Here is I think the actual computational grammar for Turkish in the Grammatical Framework framework:

I am going to read this page, which seems to explain how to read and understand those grammar code files, under “An Example of Usage”, but I am asking this question since there is not a lot of Stack Exchange-type direct question answers about GF online.

I want to select the most elemental rule from that Turkish grammar, something like S -> NP + VP. This might be the grammar definitions for basic sentences.

I then would like a small lexicon of Turkish words, with part-of-speech classification, which I can use to construct sentences, by selecting a correct lexical element for each component of some rule. Here appears to be the GF Turkish lexicon.

I was wondering if anyone could help me understand which functions and files are the most fundamental for the grammar, on which everything else builds; and provide a code sample of basically adding a rule to some set of “current rules”, with a “build-sentence” function which asks for the appropriate word from the lexicon. In Python, this is the approximate idea:

current_rules = {“NP -> D + N”, “VP -> V + N”}

lexicon = {“N”: {“book”, “plate”, “foot”}, “V”: {“run”, “swim”, “think”, “like”}, “D”: {“the”, “a”, “some”}}

def build_sentence():
  # ask the user to select a rule from the set of rules
  # ask the user to select a lexical element of the correct type for each element in the rule

I can handle the Python on my own, but the question is about locating the correct rule to start with and how to implement it, given that the format is unknown to me, in Python.

Example of the format:

Pron = ResTur.Pron ;
    Det = {s : Str; n : Number; useGen : UseGen} ;
    Num  = {s : Number => Case => Str; n : Number} ;
    Card = {s : Number => Case => Str} ;
    Ord  = {s : Number => Case => Str} ;

(there are a variety of other, different programming expressions in GF as well).

Why am I doing this

Because I have a burning curiosity to try to learn a new language as a strictly cumulative set of rules and lexical elements which you practice recombining until you feel complete competence in them, whereupon you introduce a small expansion of rules and lexical elements until that larger system feels assimilated. I am not interested in someone’s opinion about if this is a good idea, just how.

  • 1
    What's your goal here?
    – Draconis
    Nov 8, 2022 at 6:24
  • The ulterior motive is I actually want to study a new language in a strictly cumulative fashion. After gaining comfortability with Rule 1 and 10 words, I add Rule 2 and 10 more words. I then practice a variety of combinations of those rules and words. I will continue to do this up through the whole lexicon and set of rules, over time. (As a general note to anyone reading this, opinions about whether or not this is a good language learning method are not my question and not wished for, since I wish to explore this hypothetical idea to determine for myself how it is, even in the negative).Thanks Nov 8, 2022 at 6:39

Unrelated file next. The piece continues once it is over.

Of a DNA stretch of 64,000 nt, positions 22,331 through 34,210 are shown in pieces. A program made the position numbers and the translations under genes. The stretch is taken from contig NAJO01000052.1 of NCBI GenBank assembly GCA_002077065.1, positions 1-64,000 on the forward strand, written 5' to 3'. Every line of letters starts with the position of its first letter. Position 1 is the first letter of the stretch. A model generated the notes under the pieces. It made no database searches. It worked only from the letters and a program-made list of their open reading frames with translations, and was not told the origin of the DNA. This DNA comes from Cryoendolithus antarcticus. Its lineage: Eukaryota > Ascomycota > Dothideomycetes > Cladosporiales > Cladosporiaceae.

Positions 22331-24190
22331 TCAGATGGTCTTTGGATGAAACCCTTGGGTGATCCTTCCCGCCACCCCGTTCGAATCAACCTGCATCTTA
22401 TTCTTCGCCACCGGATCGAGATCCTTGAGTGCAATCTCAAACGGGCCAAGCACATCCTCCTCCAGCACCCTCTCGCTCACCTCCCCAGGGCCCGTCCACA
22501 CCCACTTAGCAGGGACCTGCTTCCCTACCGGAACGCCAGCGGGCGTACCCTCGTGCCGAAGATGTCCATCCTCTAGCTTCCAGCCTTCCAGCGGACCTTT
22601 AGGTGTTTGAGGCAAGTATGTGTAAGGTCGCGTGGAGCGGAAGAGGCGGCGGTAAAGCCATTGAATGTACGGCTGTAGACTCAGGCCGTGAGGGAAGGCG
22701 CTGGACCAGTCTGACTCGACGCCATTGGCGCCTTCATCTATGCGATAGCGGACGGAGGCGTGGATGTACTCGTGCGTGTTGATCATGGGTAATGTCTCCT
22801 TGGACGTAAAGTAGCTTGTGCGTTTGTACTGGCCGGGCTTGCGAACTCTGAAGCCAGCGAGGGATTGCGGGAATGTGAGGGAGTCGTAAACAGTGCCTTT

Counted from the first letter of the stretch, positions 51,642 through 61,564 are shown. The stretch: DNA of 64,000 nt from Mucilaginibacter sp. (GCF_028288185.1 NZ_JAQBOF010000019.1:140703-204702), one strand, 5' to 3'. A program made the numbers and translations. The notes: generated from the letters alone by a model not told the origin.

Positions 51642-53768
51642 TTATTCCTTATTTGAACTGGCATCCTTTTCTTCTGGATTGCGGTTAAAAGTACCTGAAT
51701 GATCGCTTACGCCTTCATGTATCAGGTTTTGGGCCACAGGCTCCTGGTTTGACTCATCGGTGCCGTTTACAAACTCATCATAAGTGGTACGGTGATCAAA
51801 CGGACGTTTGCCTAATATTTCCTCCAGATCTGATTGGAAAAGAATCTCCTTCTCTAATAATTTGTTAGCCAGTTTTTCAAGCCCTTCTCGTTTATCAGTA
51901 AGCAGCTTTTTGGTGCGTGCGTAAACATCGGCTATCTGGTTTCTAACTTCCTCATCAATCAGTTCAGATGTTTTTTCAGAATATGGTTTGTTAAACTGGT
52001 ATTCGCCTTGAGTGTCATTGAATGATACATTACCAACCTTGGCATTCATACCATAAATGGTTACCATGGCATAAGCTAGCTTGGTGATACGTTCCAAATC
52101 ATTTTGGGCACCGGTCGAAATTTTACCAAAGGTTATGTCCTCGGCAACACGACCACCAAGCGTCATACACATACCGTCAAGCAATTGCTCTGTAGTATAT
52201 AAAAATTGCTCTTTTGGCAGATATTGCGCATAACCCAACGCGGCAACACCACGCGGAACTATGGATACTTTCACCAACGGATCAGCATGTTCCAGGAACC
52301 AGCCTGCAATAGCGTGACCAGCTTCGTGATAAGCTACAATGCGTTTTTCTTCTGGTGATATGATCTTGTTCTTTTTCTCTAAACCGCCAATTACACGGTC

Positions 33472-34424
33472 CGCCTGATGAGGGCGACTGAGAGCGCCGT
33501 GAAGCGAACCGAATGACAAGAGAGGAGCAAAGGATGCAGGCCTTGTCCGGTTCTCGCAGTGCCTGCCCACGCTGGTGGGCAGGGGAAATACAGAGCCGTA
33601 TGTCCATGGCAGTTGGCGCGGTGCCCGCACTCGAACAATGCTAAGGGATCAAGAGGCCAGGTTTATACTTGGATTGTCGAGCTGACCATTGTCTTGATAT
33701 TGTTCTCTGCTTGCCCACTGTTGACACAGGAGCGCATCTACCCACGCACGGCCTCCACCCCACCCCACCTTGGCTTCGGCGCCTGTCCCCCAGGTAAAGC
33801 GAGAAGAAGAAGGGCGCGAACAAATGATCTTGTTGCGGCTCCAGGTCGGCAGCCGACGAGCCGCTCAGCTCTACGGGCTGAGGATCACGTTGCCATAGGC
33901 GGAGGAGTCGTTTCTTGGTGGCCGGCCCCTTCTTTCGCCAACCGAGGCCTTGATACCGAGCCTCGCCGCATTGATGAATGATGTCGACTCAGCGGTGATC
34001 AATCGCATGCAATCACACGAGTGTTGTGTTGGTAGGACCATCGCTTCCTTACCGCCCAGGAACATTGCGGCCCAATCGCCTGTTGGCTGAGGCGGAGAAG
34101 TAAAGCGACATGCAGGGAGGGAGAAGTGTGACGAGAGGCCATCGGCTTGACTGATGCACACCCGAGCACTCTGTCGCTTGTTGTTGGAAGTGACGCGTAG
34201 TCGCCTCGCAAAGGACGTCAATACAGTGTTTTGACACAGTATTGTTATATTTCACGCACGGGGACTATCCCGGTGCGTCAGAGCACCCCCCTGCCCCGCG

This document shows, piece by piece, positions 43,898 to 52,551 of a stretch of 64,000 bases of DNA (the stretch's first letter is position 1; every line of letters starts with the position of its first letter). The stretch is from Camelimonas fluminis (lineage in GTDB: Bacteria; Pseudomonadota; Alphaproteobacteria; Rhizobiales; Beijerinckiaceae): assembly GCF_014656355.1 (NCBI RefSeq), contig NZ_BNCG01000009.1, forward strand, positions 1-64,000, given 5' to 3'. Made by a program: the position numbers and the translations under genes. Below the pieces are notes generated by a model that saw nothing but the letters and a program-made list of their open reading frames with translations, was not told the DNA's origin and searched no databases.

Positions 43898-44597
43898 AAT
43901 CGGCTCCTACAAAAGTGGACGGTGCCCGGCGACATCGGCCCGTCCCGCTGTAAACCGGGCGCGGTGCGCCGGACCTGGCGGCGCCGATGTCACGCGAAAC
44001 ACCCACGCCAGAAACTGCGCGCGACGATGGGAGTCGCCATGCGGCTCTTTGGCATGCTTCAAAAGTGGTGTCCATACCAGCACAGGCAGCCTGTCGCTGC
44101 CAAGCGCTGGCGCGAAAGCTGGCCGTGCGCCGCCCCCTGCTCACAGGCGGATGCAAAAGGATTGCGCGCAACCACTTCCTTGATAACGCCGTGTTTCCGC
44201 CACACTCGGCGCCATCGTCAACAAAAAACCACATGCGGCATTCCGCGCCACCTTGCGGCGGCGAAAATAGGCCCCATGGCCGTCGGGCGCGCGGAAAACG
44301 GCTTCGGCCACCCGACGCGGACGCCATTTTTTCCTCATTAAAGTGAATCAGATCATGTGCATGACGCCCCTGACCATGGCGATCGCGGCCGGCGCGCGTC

• [After becoming comfortable with]
    – Lambie
    Nov 8, 2022 at 17:27

2 Answers 2


Looks like one potential solution would be to create grammars that are subsets of the full grammar. A level 1 grammar, a level 2 grammar, etc. This could be done completely within GF and in Python you would simply load the grammar of your choice. Obviously this solution is more limiting than your description of adding individual rules and words. But I wonder if you would end up needing certain sets of rules together anyways; e.g., "S -> VP + NP" would require rules such as "VP -> NP + V" and "NP -> Det + N".

  • I really appreciate the response, but it could use a teeny bit more specificity if possible, to make it more actionable. Your guidance to load the grammar into Python is in the right direction, but could you provide a code example of doing that, if even a partial one? Thank you 🙏 Nov 8, 2022 at 18:26
  • @peters I believe the specifics are covered in existing documentation available on grammaticalframework.org and the Grammatical Framework GitHub page. I've never used the Python API but I believe there is a module one installs for it.
    – Bob
    Nov 9, 2022 at 8:18

This is a partial answer:


The “hierarchical view” tree diagram shows the “constructors” of various categories. So you can see the highest category - “text” - and the many lowest, such as “AdA”.

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